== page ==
Features June 2003 Issue

Keeping Dog Training Fun for You and Your Dog

Build your relationship, solidify your dog’s obedience, and have a blast!

By Pat Miller

Training is about relationship. While basic good manners and other more complex lessons are undeniably an important part of training, the most successful dog/owner teams are those who have cultivated their relationships with each other while they learn the ins and outs of “Sit,” Down,” “Stay,” and all the other things a dog needs to know. In other words, the best teams are those who remember to have fun together along the way.

By the way: Just about everything presented here regarding dogs also applies to puppies – it especially applies to pups! That’s because puppies are irrepressible fun machines. They romp, they play, they chase, they chew, they wrestle – in fact for a good part of your first six to 12 months with your new pup you will probably spend a lot of time trying to convince him to have a little less fun!

The thrill of competing in fun games helps keep kids motivated to work with their dogs – especially when it develops that they are more successful at getting the family dog to perform than their parents!

Be careful that you don’t go overboard. If you insist that he be too serious, he’ll forget how to play, and you’ll end up with a lump of overweight canine who doesn’t even want to accompany you on your walks around the block. Instead, engage your pup – and later, your dog – in structured games that direct his play-energy into appropriate channels, reinforce his play behaviors, reward his sense of humor, and keep the relationship flames burning bright.

Fun games for Fido go far beyond fetching a tennis ball or a Frisbee. We’re going to assume you know the old stand-bys, and introduce you to some that you may not have thought of. There are games you and Fido can play together, games the whole family can play, and games you and Fido can play with your friends and their dogs. Some of the best games also have practical applications, but don’t let the practical aspects override the play. Have fun!


Ever wonder how those drug dogs do what they do? You can teach your dog to find stuff and wow your friends with his prowess. Dogs’ noses are a bazillion times more sensitive than ours, so this is easy for Fido, once he understands what you want.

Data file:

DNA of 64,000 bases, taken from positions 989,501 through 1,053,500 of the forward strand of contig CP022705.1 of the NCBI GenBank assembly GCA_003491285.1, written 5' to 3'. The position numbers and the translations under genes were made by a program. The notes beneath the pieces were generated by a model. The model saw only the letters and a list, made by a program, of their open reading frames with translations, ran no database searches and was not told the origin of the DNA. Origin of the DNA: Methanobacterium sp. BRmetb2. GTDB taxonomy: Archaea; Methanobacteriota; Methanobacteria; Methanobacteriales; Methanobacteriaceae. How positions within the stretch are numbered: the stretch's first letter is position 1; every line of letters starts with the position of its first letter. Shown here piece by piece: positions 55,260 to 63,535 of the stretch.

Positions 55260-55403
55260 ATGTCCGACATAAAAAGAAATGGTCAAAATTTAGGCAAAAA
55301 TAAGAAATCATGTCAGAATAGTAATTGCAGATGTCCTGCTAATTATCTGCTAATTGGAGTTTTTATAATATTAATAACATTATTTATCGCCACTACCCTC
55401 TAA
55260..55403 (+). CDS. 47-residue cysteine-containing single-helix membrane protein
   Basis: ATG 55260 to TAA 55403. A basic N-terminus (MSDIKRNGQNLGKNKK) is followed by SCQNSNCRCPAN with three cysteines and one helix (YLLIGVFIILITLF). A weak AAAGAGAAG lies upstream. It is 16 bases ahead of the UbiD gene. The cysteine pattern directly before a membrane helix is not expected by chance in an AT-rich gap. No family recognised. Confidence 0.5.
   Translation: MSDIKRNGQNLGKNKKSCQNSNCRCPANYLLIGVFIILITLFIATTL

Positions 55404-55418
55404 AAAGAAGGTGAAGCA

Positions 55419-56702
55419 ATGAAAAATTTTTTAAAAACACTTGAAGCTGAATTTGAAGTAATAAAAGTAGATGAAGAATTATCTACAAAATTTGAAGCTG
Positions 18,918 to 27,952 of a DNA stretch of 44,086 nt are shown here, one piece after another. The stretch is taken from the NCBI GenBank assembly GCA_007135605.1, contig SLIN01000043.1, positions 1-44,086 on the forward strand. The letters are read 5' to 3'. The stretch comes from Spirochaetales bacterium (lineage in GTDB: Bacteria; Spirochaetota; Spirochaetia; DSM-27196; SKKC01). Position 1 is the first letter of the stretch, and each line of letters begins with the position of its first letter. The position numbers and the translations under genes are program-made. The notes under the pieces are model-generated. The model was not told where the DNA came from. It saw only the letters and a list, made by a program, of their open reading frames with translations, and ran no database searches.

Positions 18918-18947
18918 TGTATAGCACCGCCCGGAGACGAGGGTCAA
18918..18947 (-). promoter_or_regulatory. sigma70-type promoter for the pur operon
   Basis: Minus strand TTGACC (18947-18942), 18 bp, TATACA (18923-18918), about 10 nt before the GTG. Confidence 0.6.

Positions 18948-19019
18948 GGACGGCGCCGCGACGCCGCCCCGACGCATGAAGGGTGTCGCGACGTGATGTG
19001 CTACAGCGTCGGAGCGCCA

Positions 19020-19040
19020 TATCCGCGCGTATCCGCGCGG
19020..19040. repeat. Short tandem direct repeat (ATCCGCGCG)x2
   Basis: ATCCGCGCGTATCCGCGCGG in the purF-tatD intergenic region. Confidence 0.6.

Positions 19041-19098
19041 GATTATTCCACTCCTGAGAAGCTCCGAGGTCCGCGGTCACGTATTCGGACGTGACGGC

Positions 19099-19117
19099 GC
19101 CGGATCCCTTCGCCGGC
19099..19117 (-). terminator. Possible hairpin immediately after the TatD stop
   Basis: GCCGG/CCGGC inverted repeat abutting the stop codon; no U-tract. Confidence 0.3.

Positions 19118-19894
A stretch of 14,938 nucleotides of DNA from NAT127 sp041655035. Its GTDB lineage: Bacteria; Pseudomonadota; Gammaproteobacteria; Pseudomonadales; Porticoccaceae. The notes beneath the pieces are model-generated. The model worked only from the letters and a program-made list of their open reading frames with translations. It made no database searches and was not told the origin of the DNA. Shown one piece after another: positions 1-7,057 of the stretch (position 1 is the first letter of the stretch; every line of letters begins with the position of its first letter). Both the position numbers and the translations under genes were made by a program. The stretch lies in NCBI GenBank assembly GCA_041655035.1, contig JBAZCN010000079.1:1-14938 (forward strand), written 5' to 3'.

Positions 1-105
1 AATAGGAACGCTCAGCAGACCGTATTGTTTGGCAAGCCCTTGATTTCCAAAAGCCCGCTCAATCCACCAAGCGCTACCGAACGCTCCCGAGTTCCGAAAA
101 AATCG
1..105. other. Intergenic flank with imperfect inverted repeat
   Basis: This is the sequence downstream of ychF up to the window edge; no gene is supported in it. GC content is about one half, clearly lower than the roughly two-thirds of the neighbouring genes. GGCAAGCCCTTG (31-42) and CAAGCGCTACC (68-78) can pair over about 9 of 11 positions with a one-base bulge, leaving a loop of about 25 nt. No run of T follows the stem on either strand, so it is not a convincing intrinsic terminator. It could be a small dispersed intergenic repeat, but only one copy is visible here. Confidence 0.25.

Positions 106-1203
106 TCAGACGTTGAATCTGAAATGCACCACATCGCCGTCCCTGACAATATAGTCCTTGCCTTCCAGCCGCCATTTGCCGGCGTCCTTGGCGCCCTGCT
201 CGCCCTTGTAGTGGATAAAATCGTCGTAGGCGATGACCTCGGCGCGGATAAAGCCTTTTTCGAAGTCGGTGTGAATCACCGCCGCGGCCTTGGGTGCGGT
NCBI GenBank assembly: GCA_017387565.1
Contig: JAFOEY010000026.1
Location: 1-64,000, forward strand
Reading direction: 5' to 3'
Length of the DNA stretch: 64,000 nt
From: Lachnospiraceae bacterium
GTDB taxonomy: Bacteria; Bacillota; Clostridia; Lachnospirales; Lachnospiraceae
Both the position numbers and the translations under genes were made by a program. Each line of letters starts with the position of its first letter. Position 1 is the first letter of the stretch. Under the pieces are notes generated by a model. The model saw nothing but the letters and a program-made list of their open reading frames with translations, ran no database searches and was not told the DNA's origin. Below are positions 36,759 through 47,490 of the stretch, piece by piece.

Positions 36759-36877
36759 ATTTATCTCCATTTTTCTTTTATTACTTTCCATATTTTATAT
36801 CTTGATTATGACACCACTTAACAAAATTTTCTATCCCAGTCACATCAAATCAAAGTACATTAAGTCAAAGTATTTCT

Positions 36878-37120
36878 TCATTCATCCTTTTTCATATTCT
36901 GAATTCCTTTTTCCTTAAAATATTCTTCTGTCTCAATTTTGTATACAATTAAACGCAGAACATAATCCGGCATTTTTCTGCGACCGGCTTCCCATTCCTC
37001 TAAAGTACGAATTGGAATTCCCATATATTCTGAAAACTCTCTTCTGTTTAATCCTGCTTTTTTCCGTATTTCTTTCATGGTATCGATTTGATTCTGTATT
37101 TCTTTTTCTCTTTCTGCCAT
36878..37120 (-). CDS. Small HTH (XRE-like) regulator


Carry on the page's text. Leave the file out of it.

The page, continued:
Find It!

Step 1: Have Fido wait and watch while you “hide” a strong-smelling treat in plain view, 5-10 feet away from him. Return to his side, tell him to “Find it!” and encourage him to go get the treat. Repeat this a few times until he seems to have the idea. Most dogs catch onto this pretty quickly.

Step 2: Have Fido wait and watch you hide the treat in a less obvious place, such as behind a chair leg, under the edge of a cushion, or next to a toy. Return to his side, tell him to “Find it!” and encourage him to go get the treat. When he can do this, hide several treats while he watches, and keep encouraging him to “Find it!” until he has found them all. Repeat this until he is doing it easily. If he has trouble, don’t show him where the treats are – you will teach him to wait for you to point them out, rather than use his nose to find them himself! Move in the general direction of the hidden treat, but don’t show it to him.

Step 3: Have Fido wait where he can’t see you. Hide several treats in the same places you hid them before. Bring him into the room and tell him to “Find it!” Keep encouraging him until he has found them all. If he has trouble, move in the general direction of the treat, but don’t show it to him.

Step 4: Try “Find it!” with other things – a ball, or a favorite chew toy. Show your dog the ball, have him wait and watch while you hide it in an easy place, then tell him “Find the ball!” Once he gets the idea, hide it without him watching, and tell him to “Find the ball!”

Practical applications: Are you forever forgetting where you left your car keys or the remote control? Let Fido find them for you. Teach him to find your kids, other family members, and friends! Our dog Josie learned how to find lost turtles; we didn’t even realize we were teaching her, but it sure came in handy when our turtles escaped! (See “Is Your Dog Hiding a Talent?” WDJ August 1999.)